The rise of politically-active nonprofits – deemed “dark money” groups by their critics – has been a hot-button issue in the last few election cycles. Election laws generally do not require groups operating under section 501(c)(4) of the tax code, commonly referred to as social welfare organizations, to register as political committees or disclose their donors – even when they spend large amounts on election ads. Critics complain that current laws should be applied (or, if necessary, rewritten) to force these groups to be more transparent about their election-related activities, and charge that 501(c)(4)s have sometimes been used as conduits for donors who want to contribute anonymously to PACs and ballot committees.
In the last few years, some states have strengthened their disclosure laws to reach political activity by 501(c)(4) groups and others have ramped up enforcement. The latest effort comes from Massachusetts, where the election board recently settled charges with Families for Excellent Schools (FESA), alleging that the group donated millions of dollars in contributions to a registered political committee advocating for passage of a referendum on charter schools without disclosing the source of its funding. FESA paid a fine of over $425,000, agreed to dissolve, and publicly disclosed its donors. FESA’s charitable arm, a 501(c)(3), also agreed not to fundraise or participate in any Massachusetts referendum or other election-related activity for four years.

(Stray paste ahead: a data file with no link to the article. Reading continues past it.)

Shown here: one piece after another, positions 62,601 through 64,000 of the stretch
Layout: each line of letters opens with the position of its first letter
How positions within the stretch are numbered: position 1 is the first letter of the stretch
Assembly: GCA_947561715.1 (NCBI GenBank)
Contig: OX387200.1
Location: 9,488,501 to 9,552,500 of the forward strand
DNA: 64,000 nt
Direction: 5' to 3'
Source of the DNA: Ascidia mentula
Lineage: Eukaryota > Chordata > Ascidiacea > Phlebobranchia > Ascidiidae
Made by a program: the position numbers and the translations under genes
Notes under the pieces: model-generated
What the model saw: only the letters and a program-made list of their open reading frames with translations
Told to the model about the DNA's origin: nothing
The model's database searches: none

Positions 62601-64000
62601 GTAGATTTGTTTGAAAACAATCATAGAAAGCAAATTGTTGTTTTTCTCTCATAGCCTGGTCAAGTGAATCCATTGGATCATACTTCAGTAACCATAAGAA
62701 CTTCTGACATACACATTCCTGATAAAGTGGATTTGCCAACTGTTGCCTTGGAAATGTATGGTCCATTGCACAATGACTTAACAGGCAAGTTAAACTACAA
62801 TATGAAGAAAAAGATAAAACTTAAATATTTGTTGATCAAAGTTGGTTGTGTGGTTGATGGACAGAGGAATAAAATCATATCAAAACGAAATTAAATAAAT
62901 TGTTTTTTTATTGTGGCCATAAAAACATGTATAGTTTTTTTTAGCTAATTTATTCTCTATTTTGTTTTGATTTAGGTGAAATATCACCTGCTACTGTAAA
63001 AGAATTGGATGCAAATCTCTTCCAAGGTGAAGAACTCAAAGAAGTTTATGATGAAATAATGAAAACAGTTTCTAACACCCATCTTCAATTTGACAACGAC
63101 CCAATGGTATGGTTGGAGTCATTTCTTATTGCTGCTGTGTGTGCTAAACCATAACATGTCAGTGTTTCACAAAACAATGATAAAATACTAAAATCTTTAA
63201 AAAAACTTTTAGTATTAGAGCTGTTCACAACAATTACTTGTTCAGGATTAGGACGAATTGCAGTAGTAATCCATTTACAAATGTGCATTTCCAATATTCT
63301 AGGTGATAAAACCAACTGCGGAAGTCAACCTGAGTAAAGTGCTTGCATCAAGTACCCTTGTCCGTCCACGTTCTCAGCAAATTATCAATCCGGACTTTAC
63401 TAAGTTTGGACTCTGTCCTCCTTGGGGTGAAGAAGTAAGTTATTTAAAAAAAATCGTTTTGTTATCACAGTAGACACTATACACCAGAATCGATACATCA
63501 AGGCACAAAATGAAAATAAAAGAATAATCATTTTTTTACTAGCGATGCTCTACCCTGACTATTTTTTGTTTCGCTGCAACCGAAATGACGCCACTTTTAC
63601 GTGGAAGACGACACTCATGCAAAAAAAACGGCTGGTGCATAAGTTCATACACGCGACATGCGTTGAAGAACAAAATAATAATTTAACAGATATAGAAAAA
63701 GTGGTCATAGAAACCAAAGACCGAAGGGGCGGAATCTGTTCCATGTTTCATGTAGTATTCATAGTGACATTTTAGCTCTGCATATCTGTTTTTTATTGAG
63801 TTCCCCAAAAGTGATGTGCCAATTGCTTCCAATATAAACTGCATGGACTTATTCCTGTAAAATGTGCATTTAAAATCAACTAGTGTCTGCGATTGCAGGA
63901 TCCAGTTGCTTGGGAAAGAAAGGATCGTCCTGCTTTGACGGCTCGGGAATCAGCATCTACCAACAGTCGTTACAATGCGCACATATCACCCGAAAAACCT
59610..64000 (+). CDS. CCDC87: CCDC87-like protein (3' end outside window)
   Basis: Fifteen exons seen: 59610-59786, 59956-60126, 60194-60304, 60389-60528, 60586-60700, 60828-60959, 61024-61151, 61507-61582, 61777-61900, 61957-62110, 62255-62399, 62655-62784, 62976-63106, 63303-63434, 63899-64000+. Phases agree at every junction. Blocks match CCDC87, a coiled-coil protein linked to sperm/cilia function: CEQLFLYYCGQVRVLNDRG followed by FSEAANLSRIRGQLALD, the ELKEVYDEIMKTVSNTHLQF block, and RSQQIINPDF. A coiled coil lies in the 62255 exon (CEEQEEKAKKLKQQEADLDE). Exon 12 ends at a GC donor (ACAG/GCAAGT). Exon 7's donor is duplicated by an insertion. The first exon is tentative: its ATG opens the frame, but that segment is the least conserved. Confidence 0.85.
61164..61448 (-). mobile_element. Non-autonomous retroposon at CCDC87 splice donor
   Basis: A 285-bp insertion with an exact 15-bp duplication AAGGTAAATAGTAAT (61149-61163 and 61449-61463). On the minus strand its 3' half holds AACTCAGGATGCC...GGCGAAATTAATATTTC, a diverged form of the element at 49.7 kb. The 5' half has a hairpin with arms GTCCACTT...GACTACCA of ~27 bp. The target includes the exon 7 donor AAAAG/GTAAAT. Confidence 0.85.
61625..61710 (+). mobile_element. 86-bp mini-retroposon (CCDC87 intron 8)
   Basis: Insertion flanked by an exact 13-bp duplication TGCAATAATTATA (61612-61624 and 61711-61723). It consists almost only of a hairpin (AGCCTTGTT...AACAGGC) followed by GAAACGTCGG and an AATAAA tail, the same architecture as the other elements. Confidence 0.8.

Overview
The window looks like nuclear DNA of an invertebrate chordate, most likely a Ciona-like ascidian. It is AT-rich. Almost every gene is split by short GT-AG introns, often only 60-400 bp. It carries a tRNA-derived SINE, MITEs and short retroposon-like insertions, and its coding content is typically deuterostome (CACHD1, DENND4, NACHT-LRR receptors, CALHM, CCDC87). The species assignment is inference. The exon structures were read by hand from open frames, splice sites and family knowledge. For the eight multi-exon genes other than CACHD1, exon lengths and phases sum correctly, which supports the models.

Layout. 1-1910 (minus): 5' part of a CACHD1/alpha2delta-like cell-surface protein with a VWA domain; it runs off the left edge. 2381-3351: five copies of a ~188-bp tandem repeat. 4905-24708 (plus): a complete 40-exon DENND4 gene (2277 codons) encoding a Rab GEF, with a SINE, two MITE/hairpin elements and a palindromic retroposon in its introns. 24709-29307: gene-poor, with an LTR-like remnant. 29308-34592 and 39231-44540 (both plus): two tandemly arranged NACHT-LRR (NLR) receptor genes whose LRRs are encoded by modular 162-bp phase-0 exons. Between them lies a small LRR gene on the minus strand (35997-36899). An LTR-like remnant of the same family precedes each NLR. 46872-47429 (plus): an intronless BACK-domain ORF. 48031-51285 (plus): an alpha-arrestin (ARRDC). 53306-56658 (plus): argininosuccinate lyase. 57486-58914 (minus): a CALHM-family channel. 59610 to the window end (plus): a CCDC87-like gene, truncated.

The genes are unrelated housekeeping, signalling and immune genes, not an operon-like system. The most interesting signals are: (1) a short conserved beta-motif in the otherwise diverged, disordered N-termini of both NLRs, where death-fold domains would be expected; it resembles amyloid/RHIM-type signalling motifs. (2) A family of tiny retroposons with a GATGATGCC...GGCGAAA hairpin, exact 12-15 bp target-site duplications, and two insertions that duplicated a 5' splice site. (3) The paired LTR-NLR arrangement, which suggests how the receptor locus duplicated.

The state’s case arose from a review of the Massachusetts ballot committee’s records. In investigating FESA’s own records, auditors allegedly found a pattern of large contributions to FESA, closely followed by contributions in similar amounts from FESA to the ballot committee. The settlement also noted that contributions to FESA spiked in the run-up to the election, which the board argued showed that FESA was soliciting contributions with the intent to pass them on to the ballot committee. FESA accepted these allegations for purposes of settlement, but contended that it complied with state law, and did not earmark or take direction from donors concerning the way it would use a specific donation.
This settlement should serve as a potent warning to politically-active nonprofits and their donors, and is similar to others we have written about in California and Washington. We expect that auditors and investigators will continue to look for contribution patterns that suggest a 501(c)(4) is being used as a conduit to make contributions to Super PACs and ballot committees in a way that should require the 501(c)(4) to disclose its contributors. Couching donations as “unrestricted” or “general purpose” grants may not be enough to avoid penalties and other sanctions, or to shield the names of campaign donors from the public.